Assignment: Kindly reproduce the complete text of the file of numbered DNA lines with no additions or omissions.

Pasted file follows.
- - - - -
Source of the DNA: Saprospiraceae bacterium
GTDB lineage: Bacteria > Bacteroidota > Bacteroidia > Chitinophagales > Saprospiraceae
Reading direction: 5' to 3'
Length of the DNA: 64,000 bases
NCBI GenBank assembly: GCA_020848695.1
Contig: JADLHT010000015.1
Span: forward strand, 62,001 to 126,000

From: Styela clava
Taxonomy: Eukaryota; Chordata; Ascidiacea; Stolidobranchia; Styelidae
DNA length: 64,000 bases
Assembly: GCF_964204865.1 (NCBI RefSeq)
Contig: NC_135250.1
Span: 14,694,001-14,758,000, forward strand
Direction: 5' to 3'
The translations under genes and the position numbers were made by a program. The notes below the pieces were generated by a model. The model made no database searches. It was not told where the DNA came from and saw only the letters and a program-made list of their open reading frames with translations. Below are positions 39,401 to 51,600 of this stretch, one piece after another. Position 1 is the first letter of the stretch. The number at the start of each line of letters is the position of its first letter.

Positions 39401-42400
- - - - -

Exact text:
Source of the DNA: Saprospiraceae bacterium
GTDB lineage: Bacteria > Bacteroidota > Bacteroidia > Chitinophagales > Saprospiraceae
Reading direction: 5' to 3'
Length of the DNA: 64,000 bases
NCBI GenBank assembly: GCA_020848695.1
Contig: JADLHT010000015.1
Span: forward strand, 62,001 to 126,000

From: Styela clava
Taxonomy: Eukaryota; Chordata; Ascidiacea; Stolidobranchia; Styelidae
DNA length: 64,000 bases
Assembly: GCF_964204865.1 (NCBI RefSeq)
Contig: NC_135250.1
Span: 14,694,001-14,758,000, forward strand
Direction: 5' to 3'
The translations under genes and the position numbers were made by a program. The notes below the pieces were generated by a model. The model made no database searches. It was not told where the DNA came from and saw only the letters and a program-made list of their open reading frames with translations. Below are positions 39,401 to 51,600 of this stretch, one piece after another. Position 1 is the first letter of the stretch. The number at the start of each line of letters is the position of its first letter.

Positions 39401-42400